Once your Australian Shepherd has learned the basics (it will not take long), you can train him to perform some skills and tasks, such as cleaning toys or bringing you slippers. No matter what type of training you are doing, you should start in a calm, undisturbed environment and be consistent. It helps to train them in advance and insist on short-term, intensive training courses with a lot of positive reinforcement.

 Grooming

The Australian Shepherd has a double waterproof coating and can pick up debris while running, so get ready to comb it! Generally speaking, brushing his teeth once or twice a week will keep his coat in good condition. During the hair loss season (spring and autumn), you can use a rake to help remove dead skin. Australians only need to bathe occasionally when entering very dirty places. Otherwise, regular brushing, trimming your nails, and brushing your teeth are enough to keep your teeth clean.

Health

The Australian Shepherd is a solid breed and usually very healthy. However, some health problems are more common among Australians. They may be prone to hip dysplasia, a genetic abnormality of the hip socket that can lead to inflammation and arthritis. Australians may also experience eye problems, including cataracts, and are more likely to develop epilepsy. All in all, preventive veterinary care, a high-quality diet, and regular exercise will help keep Australians healthy. AKC recommends annual assessments of the hips, elbows, and eyes, and regular ear examinations and teeth cleaning. The life span of a healthy Australian Shepherd is usually between 12 and 15 years. Many pet owners choose pet health insurance just in case.

 History

You might think that the Australian Shepherd originated in Australia. However, although they reached the western United States through Australia, the true origin of the species was in Europe.

Facts And Information About Australian Shepherd Breeds

According to the AKC, the breed originated near the Pyrenees, where the Basques lived and cohabited with an ancient breed of sheepdog now known as the Pyrenean sheepdog. In the early 1900s, a large number of Basques migrated to Australia with sheepdogs. In Australia, the Basque Sheepdog is crossed with the Sheepdog and Border Collie. When many shepherds and their dogs came to the western United States, Americans began to refer to dogs as “Australian Shepherds.”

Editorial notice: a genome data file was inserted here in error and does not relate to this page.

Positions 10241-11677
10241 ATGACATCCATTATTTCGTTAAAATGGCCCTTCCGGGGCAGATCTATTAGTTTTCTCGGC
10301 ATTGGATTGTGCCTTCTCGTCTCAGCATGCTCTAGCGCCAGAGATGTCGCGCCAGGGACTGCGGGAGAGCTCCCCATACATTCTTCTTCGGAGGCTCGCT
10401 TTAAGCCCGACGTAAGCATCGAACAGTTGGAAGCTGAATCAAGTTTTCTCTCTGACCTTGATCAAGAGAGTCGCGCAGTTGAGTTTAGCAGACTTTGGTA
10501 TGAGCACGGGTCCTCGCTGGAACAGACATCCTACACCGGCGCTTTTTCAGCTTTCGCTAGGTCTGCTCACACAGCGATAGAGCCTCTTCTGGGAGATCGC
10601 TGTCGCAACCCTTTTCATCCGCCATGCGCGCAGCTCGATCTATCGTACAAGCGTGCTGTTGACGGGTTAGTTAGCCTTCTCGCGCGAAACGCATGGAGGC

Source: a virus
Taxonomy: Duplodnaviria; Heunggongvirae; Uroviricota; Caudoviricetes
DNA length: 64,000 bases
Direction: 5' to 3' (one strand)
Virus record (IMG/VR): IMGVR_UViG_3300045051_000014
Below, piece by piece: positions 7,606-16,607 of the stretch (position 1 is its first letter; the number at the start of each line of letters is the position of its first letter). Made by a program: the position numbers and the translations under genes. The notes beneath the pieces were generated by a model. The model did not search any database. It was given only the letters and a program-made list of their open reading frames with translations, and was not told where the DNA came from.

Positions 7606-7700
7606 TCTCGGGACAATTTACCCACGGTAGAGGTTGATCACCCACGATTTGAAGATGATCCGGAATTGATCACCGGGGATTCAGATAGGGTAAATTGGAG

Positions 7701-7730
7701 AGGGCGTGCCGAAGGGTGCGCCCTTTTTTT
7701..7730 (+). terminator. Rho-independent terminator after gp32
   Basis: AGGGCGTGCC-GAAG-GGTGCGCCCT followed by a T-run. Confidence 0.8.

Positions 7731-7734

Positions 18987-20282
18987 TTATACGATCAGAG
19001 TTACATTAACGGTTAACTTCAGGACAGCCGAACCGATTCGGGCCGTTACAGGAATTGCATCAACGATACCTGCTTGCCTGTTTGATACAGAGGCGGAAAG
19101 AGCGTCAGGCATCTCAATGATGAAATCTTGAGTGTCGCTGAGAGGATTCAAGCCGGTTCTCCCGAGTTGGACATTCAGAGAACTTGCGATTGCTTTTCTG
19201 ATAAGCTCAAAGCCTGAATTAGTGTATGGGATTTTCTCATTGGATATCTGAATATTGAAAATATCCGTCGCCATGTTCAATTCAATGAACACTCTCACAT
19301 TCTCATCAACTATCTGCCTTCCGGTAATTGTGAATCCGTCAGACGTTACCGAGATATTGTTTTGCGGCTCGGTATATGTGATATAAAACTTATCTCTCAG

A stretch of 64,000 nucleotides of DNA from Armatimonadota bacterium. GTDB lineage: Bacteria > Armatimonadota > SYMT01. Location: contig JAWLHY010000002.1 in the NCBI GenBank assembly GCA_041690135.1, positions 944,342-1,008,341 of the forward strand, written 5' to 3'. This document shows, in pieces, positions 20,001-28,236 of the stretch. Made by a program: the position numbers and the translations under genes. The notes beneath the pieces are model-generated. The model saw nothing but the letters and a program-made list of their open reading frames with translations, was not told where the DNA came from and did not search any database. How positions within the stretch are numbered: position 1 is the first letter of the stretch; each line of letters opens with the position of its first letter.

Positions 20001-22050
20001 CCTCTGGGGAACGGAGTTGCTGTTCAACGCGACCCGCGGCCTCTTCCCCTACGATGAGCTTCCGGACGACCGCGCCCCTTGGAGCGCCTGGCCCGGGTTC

As we know, the Australian Shepherd was refined in the early 1900s and became popular when it appeared in rodeos, equestrian shows, TV, and movies after World War II.

Obtain an Australian guarantor

Finding an Australian puppy or adult dog is as easy as searching online, but beware of puppy factories and online scams. The best starting point is a specific breed of animal shelter and rescue organization. Australian Shepherds can usually be obtained from people who transport dogs they no longer care for.

Australian Shepherd Rescue

According to the AKC, most breed rescues indicate that most of their rescue dogs come from owners who give up personally. The most common reason is a change in lifestyle or the breed is not suitable for the owner. Australians often go to the rescue because the owners are overwhelmed by the amount of exercise and activity they need, but adult Australians can be a great supplement to your family!

The Australian Rescue and Resettlement Helpline (ARPH) is a non-profit organization run by volunteers. Visit their website, search for available Australians by geographic area, and learn more about this amazing variety!

Final Words

If keeping a puppy is important to you, remember to conduct research. Before committing, talk to the breeder in person and check their qualifications and reputation. If possible, it’s also a good idea to meet with the puppies’ parents and any offspring they may already have. Checking their personality can help you determine whether the breeder’s puppy is right for you.

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Be sure to ask the breeder about genetic health tests for common problems such as hip dysplasia and cataracts. If the owner cannot take care of them, the responsible breeder will provide a written contract and guarantee a home for their dog.

Knowing what happens when you get an Australian Shepherd is an important step in becoming a responsible pet owner. Whether you are looking for a responsible breeder or planning to adopt, prepare for an energetic, smart, and busy partner.